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With the state fair just around the corner, we’re honored to kick-off our Women in Business blog series by featuring Martha Rossini or “Sweet Martha” as most know her.

sweet marthaEvery August, over a two-week period, hundreds of thousands flock to the cities to attend the Minnesota State Fair known as the Great Minnesota Get-Together. One of the highlights for many in attendance, is getting a cone or bucket of fresh chocolate chip cookies from the iconic Sweet Martha’s Cookie Jar booth. You would be hard-pressed to find a Minnesota native who doesn’t know about her cookies, or who hasn’t waited excitedly in line for their cone at the fair.

Where it all began

What some might not know, is that Sweet Martha’s Cookie Jar was initially rejected by the State Fair in 1978. Originally, Martha and her business partners, Gary Olson and Neil O’Leary, applied for a yogurt shop (there was already a yogurt stand at the fair). The following year, Martha and crew applied again, this time for both yogurt AND cookies. Three weeks prior to the fair they were approved for a stand-alone cookie stand. However, there were two minor details the crew was missing: a cookie recipe and a booth to sell out of! Martha got to work collecting, testing, and adjusting the perfect cookie recipe, while Gary and Neil made a homemade cookie booth stand and sourced equipment to rent. The first 12-day fair run was staffed by friends and family who were recruited to make, bake, and serve cookies alongside Martha and the team.

Martha describes the unique ways the crew advertised themselves in the first year of the fair, “We had so much fun. I mean you’re working with all of your friends.” The team relied on word-of-mouth, sampling and quite literally yelling jingles at those passing by, “Show her you love her, show her you care, buy her some cookies here at the fair!” Being more on the shy side herself, Martha admits she would hide under the counter while shouting the jingles out of booth.

Growing the cookie empire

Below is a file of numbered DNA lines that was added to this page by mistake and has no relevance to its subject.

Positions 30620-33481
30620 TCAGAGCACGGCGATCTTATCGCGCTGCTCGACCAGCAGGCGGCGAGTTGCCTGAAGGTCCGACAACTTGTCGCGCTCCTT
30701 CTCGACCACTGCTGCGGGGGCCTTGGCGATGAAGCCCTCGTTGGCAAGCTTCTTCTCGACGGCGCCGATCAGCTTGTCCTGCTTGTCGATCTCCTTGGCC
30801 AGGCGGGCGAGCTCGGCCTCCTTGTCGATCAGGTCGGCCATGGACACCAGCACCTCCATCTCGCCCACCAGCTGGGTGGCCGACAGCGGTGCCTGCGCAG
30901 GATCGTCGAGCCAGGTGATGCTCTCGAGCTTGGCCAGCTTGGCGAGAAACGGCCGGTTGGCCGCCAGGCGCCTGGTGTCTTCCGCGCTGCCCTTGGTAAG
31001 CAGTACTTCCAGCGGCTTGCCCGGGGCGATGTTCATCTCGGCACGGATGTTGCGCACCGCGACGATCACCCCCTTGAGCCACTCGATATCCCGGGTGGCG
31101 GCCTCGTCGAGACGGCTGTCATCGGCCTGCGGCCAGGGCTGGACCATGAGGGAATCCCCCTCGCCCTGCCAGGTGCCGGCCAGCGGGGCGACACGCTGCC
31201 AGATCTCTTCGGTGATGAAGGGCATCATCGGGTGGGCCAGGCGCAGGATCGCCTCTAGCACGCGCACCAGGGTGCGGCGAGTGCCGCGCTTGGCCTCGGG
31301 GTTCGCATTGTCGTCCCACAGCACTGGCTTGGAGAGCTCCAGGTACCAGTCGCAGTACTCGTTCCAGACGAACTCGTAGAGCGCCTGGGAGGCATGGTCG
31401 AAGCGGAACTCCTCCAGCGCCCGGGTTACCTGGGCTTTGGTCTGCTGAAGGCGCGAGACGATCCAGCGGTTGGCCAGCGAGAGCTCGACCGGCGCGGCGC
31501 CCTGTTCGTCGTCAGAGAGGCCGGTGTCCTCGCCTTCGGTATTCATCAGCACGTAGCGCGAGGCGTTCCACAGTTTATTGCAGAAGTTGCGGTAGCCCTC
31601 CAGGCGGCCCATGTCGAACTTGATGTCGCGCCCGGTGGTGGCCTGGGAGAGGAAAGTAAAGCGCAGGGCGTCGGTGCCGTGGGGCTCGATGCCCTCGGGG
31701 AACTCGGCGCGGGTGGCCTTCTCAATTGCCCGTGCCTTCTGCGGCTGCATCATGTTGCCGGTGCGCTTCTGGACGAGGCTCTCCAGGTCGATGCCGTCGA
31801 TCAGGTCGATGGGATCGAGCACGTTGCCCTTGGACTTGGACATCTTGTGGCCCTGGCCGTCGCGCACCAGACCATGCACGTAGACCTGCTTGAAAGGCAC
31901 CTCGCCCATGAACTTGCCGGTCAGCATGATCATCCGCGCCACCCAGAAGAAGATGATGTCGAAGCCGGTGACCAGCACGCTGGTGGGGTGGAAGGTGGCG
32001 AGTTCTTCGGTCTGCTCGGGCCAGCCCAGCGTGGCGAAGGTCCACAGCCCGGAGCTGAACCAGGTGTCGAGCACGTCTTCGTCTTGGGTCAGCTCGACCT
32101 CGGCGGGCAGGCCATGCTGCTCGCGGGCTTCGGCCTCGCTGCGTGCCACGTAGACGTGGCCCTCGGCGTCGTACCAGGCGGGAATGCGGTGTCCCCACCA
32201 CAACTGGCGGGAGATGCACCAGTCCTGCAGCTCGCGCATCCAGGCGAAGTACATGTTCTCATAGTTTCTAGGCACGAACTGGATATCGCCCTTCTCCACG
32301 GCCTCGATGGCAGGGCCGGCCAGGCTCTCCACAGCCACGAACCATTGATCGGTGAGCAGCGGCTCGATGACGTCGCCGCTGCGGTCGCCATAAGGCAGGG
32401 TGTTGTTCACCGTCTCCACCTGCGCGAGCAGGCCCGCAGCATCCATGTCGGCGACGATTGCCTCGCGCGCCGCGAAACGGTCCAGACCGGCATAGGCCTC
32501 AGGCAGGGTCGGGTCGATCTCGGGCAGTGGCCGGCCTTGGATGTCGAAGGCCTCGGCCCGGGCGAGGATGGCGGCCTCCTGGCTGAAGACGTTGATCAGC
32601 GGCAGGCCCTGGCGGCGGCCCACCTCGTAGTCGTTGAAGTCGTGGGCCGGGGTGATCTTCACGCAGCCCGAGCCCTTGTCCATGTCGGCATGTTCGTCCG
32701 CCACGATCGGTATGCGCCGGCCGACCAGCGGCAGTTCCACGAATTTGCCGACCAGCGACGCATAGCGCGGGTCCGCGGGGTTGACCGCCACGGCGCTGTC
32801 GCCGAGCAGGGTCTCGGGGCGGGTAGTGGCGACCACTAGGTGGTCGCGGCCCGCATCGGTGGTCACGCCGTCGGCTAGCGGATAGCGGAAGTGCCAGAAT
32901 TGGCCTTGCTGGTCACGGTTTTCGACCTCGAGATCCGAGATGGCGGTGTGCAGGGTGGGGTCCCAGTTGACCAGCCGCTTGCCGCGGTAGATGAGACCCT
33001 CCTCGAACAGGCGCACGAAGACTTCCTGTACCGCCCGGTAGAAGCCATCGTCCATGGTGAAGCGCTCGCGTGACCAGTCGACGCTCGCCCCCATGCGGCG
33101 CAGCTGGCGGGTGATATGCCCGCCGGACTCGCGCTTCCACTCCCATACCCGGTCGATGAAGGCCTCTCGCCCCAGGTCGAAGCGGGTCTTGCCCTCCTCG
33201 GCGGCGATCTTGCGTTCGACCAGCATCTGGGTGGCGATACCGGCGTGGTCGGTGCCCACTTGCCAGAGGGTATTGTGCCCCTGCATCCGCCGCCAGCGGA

After their first year at the fair, Martha, Neil and Gary couldn’t stop thinking about how to make the business better. Over the years, they fine-tuned the recipe, streamlined their processes, added take-home buckets, built three permanent structures on the fairgrounds, and started selling their frozen cookie dough year-round in grocery stores nationwide.

It’s not just a clever name, she really is sweet.

Those who are lucky enough to know Sweet Martha personally will tell you the same thing, it’s not just a clever name, she truly is the sweetest. But don’t let that sweetness fool you, running a thriving cookie empire is no happy accident. Martha’s business-savvy, dedication and hard work are behind the Cookie Jar’s success. Since their debut at the State Fair, they’ve grown to be the fair’s top-grossing vendor year-after-year. Sweet Martha’s Cookie Jar tops the fair’s list with an impressive $4.73 million in revenues in 2019 and daily cookie sales of about 3 million cookies per fair day. Martha will be the first to tell you she couldn’t make any of it work without a small army of dedicated and enthusiastic employees.

Shared company values: a commitment to community, quality, and hard work.

As a family-owned and operated business, Martha’s children, relatives, family friends and legacy employees make up the roughly 800 employees hired annually. This close-knit group returns every summer to sling cookies and blast music, with many of them dancing their shifts away. One thing is crystal clear, the employees who work for Sweet Martha truly enjoy themselves. It’s no doubt hard work, but the time flies by. The perk of free cookies doesn’t hurt either!

The next generation of leaders are just as passionate about the cookie business as their parents are. The company’s succession plan includes transitioning the Olsons’ and O’Learys’ (the adult children of the founders) into key roles in the business over the next few years.

See you at the fair!

With restrictions in place for the last year’s fair, Martha is ready to be back. “We missed you terribly last year and can't wait for this year. It’s going to be the best dang fair we've ever had cause, you know, absence makes the heart grow fonder." 

Visit one of Sweet Martha’s locations at the fair August 26 through September 6 for your cookie fix. To learn more about Sweet Martha’s visit:

Watch for more stories highlighting local Women in Business to come in our new blog series.

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